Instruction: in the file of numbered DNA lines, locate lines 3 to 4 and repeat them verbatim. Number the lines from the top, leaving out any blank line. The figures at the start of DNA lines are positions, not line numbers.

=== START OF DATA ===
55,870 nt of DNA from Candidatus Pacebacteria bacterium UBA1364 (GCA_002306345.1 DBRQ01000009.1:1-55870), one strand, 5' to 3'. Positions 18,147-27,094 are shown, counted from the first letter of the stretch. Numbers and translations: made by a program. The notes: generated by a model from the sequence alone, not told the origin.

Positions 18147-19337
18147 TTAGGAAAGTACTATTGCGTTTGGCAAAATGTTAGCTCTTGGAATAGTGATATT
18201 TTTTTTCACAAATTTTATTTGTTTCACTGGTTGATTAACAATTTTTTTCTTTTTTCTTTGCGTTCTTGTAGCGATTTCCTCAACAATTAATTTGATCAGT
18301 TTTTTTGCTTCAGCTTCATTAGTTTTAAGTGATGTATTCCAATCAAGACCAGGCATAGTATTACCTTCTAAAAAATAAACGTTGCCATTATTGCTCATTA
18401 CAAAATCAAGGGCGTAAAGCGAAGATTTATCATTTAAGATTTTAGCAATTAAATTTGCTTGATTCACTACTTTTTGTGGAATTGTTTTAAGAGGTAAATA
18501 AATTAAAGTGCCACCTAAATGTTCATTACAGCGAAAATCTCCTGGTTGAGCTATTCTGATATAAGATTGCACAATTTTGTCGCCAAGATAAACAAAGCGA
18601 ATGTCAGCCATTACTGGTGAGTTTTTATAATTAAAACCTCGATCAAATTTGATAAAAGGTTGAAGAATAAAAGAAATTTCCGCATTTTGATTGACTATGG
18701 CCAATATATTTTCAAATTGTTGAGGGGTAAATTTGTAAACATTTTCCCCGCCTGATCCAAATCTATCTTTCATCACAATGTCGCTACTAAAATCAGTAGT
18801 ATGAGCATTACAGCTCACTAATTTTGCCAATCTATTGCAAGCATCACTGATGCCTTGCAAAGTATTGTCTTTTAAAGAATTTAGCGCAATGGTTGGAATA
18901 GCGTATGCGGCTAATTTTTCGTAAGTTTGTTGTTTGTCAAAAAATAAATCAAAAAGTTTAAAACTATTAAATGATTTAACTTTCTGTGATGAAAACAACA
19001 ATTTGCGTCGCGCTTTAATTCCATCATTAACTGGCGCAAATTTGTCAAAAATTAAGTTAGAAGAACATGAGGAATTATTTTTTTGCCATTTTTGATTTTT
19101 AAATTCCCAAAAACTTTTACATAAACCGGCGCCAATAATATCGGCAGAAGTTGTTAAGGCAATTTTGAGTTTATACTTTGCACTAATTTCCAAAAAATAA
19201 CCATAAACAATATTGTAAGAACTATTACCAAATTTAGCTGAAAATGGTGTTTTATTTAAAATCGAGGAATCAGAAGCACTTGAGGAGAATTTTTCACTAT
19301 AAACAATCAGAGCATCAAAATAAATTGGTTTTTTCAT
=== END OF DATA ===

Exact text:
18147 TTAGGAAAGTACTATTGCGTTTGGCAAAATGTTAGCTCTTGGAATAGTGATATT
18201 TTTTTTCACAAATTTTATTTGTTTCACTGGTTGATTAACAATTTTTTTCTTTTTTCTTTGCGTTCTTGTAGCGATTTCCTCAACAATTAATTTGATCAGT